What could be a landmark ruling for television networks, and the first step to really de-fanging the Federal Communications Commission came from the U.S. Supreme Court Thursday.
The justices said that the FCC can no longer enforce penalties against networks that air live or scripted programming with "fleeting expletives" and nudity. It clears the networks of a number of fines issued over recent years by the FCC, including the Janet Jackson nipple exposure during a Super Bowl halftime show, a naked woman in a 2003 episode of "NYPD Blue," and even singer Bono's Golden Globes acceptance speech in 2003 where he said "really, really fucking brilliant."
While the ruling overturns these past fines, it doesn't stop the FCC from imposing new fines in the future. The 8-0 ruling stated that the FCC "failed to give Fox or ABC fair notice prior to the broadcasts in question that fleeting expletives and momentary nudity could be found actionably indecent," according to CNN. That could mean the FCC might be able to return to its policing ways by making its rules much more clear, and putting the networks on notice.
The ruling was specific on how the policies were applied, not on the policies themselves, so at the moment, the FCC still has the ability to regulate what kind of content is shown on the free broadcast airwaves utilized by networks like NBC, CBS, ABC, Fox and The CW. However, it doesn't affect the cable channels, since they are not offered over the airwaves, which is all the FCC is allowed to regulate.
That's why the language and nudity standards on such basic cable shows as "Mad Men" and "Dallas" is much different from what can be found on the networks. To help compete with these freedom, networks have been pushing the envelope for the past decade or so, especially with shows like "NYPD Blue," which was infamous for its butt shots and occasional expletives that were not normally found in other programs.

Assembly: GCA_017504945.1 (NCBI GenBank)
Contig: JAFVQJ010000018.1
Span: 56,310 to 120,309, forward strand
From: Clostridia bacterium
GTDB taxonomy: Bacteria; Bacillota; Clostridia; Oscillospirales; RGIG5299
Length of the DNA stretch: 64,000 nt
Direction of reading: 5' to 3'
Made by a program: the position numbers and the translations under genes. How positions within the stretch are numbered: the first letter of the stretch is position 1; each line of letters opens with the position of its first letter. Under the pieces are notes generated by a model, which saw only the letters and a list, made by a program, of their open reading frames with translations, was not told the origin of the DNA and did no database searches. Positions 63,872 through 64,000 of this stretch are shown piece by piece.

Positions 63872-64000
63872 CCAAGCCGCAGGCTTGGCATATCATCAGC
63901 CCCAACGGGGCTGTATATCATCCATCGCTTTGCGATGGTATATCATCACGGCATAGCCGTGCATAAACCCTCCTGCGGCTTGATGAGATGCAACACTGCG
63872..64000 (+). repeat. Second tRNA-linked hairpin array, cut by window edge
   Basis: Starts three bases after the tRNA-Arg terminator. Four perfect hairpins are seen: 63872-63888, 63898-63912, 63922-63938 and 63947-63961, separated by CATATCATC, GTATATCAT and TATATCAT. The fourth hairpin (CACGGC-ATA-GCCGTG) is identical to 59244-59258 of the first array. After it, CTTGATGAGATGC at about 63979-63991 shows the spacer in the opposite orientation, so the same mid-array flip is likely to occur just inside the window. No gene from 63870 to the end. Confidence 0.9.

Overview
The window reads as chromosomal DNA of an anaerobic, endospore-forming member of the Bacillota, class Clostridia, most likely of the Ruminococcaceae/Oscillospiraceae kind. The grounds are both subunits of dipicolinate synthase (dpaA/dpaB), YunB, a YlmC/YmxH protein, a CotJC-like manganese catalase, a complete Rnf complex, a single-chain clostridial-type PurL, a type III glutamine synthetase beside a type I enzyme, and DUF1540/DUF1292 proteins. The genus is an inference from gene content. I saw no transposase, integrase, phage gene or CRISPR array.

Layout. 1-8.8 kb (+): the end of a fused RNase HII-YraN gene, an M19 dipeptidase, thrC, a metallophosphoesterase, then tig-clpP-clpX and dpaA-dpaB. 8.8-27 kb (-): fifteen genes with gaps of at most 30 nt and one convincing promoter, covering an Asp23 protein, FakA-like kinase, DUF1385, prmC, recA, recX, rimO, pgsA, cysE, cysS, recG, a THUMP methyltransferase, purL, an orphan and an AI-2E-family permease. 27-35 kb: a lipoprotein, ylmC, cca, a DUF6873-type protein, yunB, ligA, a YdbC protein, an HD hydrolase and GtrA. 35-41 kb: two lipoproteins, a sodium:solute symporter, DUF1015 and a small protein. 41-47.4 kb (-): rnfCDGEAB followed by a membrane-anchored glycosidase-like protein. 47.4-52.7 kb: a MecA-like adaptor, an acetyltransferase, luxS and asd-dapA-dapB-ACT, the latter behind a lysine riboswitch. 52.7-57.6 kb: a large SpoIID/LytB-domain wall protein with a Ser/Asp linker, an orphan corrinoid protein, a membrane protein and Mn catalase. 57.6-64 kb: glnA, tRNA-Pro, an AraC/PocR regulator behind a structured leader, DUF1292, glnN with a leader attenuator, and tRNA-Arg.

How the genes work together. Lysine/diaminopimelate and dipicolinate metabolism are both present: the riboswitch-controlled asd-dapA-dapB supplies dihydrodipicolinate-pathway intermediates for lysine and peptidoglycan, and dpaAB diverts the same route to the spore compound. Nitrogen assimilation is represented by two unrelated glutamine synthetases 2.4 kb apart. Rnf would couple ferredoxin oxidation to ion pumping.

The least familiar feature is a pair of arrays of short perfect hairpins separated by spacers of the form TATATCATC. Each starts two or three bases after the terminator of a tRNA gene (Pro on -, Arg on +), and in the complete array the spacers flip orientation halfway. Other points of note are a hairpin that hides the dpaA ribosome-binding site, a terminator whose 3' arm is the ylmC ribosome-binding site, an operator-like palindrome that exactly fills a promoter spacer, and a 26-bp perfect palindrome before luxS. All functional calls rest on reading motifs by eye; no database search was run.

The FCC was established by the Communications Act of 1934 that was originally charged to help license broadcasts over the airwaves, so that one entity did not overpower others, and give equal access to those airwaves. However, in later years, the FCC became charged with enforcing decency over those very airwaves, becoming a sort of police force of content that some might deem objectionable. It stretched its power in not only television, but also radio as well, going after the likes of current "America's Got Talent" judge Howard Stern.
But now the FCC will have to adjust its approach, something that ABC was happy about.
"We're pleased with the decision of the Supreme Court regarding the episode of 'NYPD Blue,' and we are reviewing the entire ruling carefully," the network said in a statement to Deadline.com.
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